• A burnt-out incandescent/halogen globe does not contain toxic materials and is safe to be disposed of in general waste bins. Make sure to wrap it in paper or plastic so it doesn’t harm anyone when broken or shattered during rubbish removal.
  • If you have a broken or shattered light globe, carefully scoop up the glass fragments and powder using cardboard or stiff paper. Use sticky tape to pick up the remaining powder on the floor. Place it in a sealable container and throw it into your general waste bin.

Compact Fluorescent Lamp (CFL)

You can easily recognise CFLs with their distinct spiral design. Unlike incandescent bulbs, old CFL globes/tubes contain a small amount of mercury, making it harmful to people and the environment when thrown into the regular waste stream.

In other words, CFLs must not end up in landfills.

Here’s how you can properly dispose of CFL bulbs and fluorescent tubes:

  • Old/busted CFL bulbs should be disposed of in your hazardous waste bin.
  • Many recycling centres accept CFL bulbs. Reach out to your local community recycling centre to know whether you can send it to them for recycling.

LED Bulbs

LEDs are the latest technology in household lighting that packs many advantages over other types of light bulbs.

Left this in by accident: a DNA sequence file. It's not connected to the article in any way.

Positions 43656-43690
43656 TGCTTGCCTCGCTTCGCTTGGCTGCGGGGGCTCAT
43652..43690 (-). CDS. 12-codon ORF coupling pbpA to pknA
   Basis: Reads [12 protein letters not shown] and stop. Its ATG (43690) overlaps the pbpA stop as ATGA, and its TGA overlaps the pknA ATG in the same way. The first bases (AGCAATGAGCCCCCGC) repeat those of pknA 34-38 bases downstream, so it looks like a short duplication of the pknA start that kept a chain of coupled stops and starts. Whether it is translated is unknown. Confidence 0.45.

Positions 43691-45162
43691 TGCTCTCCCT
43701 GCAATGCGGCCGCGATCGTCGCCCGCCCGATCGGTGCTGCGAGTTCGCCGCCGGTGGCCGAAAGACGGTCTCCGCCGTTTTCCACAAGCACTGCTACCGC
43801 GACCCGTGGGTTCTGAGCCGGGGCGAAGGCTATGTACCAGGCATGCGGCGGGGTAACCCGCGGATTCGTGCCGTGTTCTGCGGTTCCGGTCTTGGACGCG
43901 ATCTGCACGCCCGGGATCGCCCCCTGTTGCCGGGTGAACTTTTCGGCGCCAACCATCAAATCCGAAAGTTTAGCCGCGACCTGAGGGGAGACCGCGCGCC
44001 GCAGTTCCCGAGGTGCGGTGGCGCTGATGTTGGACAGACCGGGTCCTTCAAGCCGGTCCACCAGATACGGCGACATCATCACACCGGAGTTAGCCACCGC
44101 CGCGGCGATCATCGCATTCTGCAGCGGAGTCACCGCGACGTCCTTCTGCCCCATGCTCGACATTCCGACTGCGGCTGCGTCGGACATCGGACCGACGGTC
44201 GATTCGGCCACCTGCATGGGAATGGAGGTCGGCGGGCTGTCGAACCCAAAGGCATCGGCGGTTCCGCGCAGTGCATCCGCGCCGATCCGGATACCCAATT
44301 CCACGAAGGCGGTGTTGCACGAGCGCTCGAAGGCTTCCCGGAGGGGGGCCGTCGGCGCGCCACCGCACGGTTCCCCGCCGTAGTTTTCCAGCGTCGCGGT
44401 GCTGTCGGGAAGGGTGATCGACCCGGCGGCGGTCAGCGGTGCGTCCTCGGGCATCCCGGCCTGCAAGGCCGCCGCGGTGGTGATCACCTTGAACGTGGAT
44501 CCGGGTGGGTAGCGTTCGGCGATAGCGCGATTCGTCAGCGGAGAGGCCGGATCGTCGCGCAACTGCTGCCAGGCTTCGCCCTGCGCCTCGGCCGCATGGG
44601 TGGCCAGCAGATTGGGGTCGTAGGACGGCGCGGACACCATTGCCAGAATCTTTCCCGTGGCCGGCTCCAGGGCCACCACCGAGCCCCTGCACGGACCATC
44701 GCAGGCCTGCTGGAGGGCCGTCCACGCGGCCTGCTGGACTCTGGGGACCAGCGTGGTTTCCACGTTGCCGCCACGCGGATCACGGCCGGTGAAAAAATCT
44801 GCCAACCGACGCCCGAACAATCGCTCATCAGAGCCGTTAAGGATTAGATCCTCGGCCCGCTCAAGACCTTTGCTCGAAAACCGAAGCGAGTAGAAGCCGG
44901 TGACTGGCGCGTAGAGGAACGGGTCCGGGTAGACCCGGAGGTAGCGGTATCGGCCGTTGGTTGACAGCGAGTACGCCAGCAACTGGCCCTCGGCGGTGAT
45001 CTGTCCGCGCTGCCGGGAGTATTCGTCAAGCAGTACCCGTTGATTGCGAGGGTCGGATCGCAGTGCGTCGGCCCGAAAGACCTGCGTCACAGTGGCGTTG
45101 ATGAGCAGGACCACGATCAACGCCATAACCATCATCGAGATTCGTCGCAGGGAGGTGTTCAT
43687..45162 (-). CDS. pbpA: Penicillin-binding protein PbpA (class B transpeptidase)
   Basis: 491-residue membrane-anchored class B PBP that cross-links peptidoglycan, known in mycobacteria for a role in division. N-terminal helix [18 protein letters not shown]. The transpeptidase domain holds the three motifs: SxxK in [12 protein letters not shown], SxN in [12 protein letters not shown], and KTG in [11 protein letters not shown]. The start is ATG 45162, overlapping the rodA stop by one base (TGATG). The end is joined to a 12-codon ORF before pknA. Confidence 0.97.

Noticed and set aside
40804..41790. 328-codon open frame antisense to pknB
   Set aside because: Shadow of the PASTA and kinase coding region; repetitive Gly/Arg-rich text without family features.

However, as easy as it is to choose an energy-efficient LED over others, many homeowners need help identifying how and where to dispose of it.

Popular opinion suggests that LEDs contain lead, arsenic, and other harmful chemicals. However, the scientific community has stated that LED bulbs have semiconductors that contain tiny amounts of gallium arsenide and gallium arsenide phosphate.

Both semiconductor materials contain arsenic, but only at nanometre levels, and not much to be classified as highly toxic materials. Generally, the recycling community considers LEDs recyclable as they have rare earth metals and thus have a solid recovery potential.

Hence, recycling LEDs is a better and more sustainable option than throwing them out into landfills, contributing to the growing e-waste problem.

Here are a few tips to properly dispose of and recycle LED bulbs

  • It’s okay to dispose of LEDs in general waste bins, but it’s better to recycle them.